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Article: Recovering a lost baseline: Missing kelp forests from a metropolitan coast

TitleRecovering a lost baseline: Missing kelp forests from a metropolitan coast
Authors
KeywordsTurf
Nutrient
Human impact
Canopy algae
Anthropogenic
Urban coast
Historical baseline
Habitat loss
Issue Date2008
Citation
Marine Ecology Progress Series, 2008, v. 360, p. 63-72 How to Cite?
AbstractThere is concern about historical and continuing loss of canopy-forming algae across the world's temperate coastline. In South Australia, the sparse cover of canopy-forming algae on the Adelaide metropolitan coast has been of public concern with continuous years of anecdotal evidence culminating in 2 competing views. One view considers that current patterns existed before the onset of urbanisation, whereas the alternate view is that they developed after urbanisation. We tested hypotheses to distinguish between these 2 models, each centred on the reconstruction of historical covers of canopies on the metropolitan coast. Historically, the metropolitan sites were indistinguishable from contemporary populations of reference sites across 70 km (i.e. Gulf St. Vincent), and could also represent a random subset of exposed coastal sites across 2100 km of the greater biogeographic province. Thus there was nothing 'special' about the metropolitan sites historically, but today they stand out because they have sparser covers of canopies compared to equivalent locations and times in the gulf and the greater province. This is evidence of wholesale loss of canopy-forming algae (up to 70%) on parts of the Adelaide metropolitan coast since major urbanisation. These findings not only set a research agenda based on the magnitude of loss, but they also bring into question the logic that smaller metropolitan populations of humans create impacts that are trivial relative to that of larger metropolitan centres. Instead, we highlight a need to recognise the ecological context that makes some coastal systems more vulnerable or resistant to increasing human-domination of the world's coastlines. We discuss challenges to this kind of research that receive little ecological discussion, particularly better leadership and administration, recognising that the systems we study out-live the life spans of individual research groups and operate on spatial scales that exceed the capacity of single research providers. © Inter-Research 2008.
Persistent Identifierhttp://hdl.handle.net/10722/212985
ISSN
2015 Impact Factor: 2.361
2015 SCImago Journal Rankings: 1.554

 

DC FieldValueLanguage
dc.contributor.authorConnell, Sean D.-
dc.contributor.authorRussell, Bayden D.-
dc.contributor.authorTurner, David J.-
dc.contributor.authorShepherd, Scoresby A.-
dc.contributor.authorKildea, Timothy-
dc.contributor.authorMiller, David-
dc.contributor.authorAiroldi, Laura-
dc.contributor.authorCheshire, Anthony-
dc.date.accessioned2015-07-28T04:05:40Z-
dc.date.available2015-07-28T04:05:40Z-
dc.date.issued2008-
dc.identifier.citationMarine Ecology Progress Series, 2008, v. 360, p. 63-72-
dc.identifier.issn0171-8630-
dc.identifier.urihttp://hdl.handle.net/10722/212985-
dc.description.abstractThere is concern about historical and continuing loss of canopy-forming algae across the world's temperate coastline. In South Australia, the sparse cover of canopy-forming algae on the Adelaide metropolitan coast has been of public concern with continuous years of anecdotal evidence culminating in 2 competing views. One view considers that current patterns existed before the onset of urbanisation, whereas the alternate view is that they developed after urbanisation. We tested hypotheses to distinguish between these 2 models, each centred on the reconstruction of historical covers of canopies on the metropolitan coast. Historically, the metropolitan sites were indistinguishable from contemporary populations of reference sites across 70 km (i.e. Gulf St. Vincent), and could also represent a random subset of exposed coastal sites across 2100 km of the greater biogeographic province. Thus there was nothing 'special' about the metropolitan sites historically, but today they stand out because they have sparser covers of canopies compared to equivalent locations and times in the gulf and the greater province. This is evidence of wholesale loss of canopy-forming algae (up to 70%) on parts of the Adelaide metropolitan coast since major urbanisation. These findings not only set a research agenda based on the magnitude of loss, but they also bring into question the logic that smaller metropolitan populations of humans create impacts that are trivial relative to that of larger metropolitan centres. Instead, we highlight a need to recognise the ecological context that makes some coastal systems more vulnerable or resistant to increasing human-domination of the world's coastlines. We discuss challenges to this kind of research that receive little ecological discussion, particularly better leadership and administration, recognising that the systems we study out-live the life spans of individual research groups and operate on spatial scales that exceed the capacity of single research providers. © Inter-Research 2008.-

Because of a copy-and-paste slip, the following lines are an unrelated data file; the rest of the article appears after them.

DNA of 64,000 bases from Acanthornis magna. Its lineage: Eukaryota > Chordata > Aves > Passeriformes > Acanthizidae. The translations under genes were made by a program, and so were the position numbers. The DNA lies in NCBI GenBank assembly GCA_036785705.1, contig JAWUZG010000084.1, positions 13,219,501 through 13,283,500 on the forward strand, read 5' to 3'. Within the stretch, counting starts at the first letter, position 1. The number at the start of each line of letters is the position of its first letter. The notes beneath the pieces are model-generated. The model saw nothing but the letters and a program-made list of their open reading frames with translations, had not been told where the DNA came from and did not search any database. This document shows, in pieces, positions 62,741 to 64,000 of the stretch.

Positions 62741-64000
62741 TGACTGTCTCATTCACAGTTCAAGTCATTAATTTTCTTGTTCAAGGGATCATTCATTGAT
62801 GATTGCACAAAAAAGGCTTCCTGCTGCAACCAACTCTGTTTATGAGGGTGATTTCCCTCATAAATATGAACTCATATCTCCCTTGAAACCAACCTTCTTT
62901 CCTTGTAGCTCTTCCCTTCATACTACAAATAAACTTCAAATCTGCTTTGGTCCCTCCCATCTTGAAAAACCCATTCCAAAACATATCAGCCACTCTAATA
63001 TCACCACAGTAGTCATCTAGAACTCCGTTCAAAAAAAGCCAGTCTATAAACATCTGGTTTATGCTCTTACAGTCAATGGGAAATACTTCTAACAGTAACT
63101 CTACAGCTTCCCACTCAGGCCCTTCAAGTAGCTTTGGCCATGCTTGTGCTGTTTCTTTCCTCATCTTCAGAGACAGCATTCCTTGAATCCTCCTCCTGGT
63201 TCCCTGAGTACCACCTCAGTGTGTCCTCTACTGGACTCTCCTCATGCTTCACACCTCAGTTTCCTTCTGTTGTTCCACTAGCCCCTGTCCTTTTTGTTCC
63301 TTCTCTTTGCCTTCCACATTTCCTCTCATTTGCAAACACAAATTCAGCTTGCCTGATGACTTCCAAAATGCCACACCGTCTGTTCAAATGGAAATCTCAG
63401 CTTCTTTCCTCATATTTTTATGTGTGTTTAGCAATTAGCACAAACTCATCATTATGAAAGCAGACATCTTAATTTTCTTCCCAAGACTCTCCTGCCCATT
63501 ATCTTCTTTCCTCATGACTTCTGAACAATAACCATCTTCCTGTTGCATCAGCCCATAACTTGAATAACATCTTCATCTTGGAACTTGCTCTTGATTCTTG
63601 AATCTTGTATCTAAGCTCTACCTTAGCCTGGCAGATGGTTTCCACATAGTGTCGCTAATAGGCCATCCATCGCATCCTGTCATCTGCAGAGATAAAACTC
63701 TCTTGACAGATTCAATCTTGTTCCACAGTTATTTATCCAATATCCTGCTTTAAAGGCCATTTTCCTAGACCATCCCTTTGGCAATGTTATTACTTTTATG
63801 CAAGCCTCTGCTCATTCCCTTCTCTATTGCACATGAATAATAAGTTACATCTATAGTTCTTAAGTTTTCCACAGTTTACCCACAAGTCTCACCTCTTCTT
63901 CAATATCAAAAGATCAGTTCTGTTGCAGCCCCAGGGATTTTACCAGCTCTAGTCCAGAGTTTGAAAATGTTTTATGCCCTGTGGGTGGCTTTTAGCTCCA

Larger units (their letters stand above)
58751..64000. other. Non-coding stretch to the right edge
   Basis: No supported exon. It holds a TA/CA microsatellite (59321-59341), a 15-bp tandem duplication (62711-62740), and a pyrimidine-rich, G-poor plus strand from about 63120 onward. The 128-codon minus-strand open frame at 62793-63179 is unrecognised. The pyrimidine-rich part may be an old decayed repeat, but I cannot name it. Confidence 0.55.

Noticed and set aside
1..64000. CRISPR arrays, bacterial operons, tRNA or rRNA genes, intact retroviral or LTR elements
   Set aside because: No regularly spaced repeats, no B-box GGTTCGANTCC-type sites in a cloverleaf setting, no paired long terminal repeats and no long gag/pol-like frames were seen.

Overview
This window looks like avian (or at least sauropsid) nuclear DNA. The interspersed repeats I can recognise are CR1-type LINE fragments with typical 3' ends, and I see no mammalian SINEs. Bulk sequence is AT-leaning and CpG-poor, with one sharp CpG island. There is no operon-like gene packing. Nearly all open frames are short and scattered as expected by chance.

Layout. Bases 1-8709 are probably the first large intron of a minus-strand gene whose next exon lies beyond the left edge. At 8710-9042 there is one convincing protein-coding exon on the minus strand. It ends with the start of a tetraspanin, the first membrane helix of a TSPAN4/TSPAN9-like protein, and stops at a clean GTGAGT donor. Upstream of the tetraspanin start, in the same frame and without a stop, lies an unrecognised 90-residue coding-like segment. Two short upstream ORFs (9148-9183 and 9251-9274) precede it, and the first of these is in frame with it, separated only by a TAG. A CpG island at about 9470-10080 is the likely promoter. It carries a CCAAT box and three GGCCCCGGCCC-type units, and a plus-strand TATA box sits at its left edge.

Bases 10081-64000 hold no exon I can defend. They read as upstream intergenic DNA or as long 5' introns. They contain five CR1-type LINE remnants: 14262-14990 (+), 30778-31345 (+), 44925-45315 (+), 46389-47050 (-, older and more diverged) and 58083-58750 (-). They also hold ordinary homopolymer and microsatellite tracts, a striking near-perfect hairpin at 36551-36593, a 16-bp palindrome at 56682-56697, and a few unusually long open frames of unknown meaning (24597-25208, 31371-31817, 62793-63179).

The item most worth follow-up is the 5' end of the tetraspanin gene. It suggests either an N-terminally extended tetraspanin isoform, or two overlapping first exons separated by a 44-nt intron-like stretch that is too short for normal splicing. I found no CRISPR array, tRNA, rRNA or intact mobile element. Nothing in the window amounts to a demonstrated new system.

dc.languageeng-
dc.relation.ispartofMarine Ecology Progress Series-
dc.subjectTurf-
dc.subjectNutrient-
dc.subjectHuman impact-
dc.subjectCanopy algae-
dc.subjectAnthropogenic-
dc.subjectUrban coast-
dc.subjectHistorical baseline-
dc.subjectHabitat loss-
dc.titleRecovering a lost baseline: Missing kelp forests from a metropolitan coast-
dc.typeArticle-
dc.description.natureLink_to_subscribed_fulltext-
dc.identifier.doi10.3354/meps07526-
dc.identifier.scopuseid_2-s2.0-46949085313-
dc.identifier.volume360-
dc.identifier.spage63-
dc.identifier.epage72-

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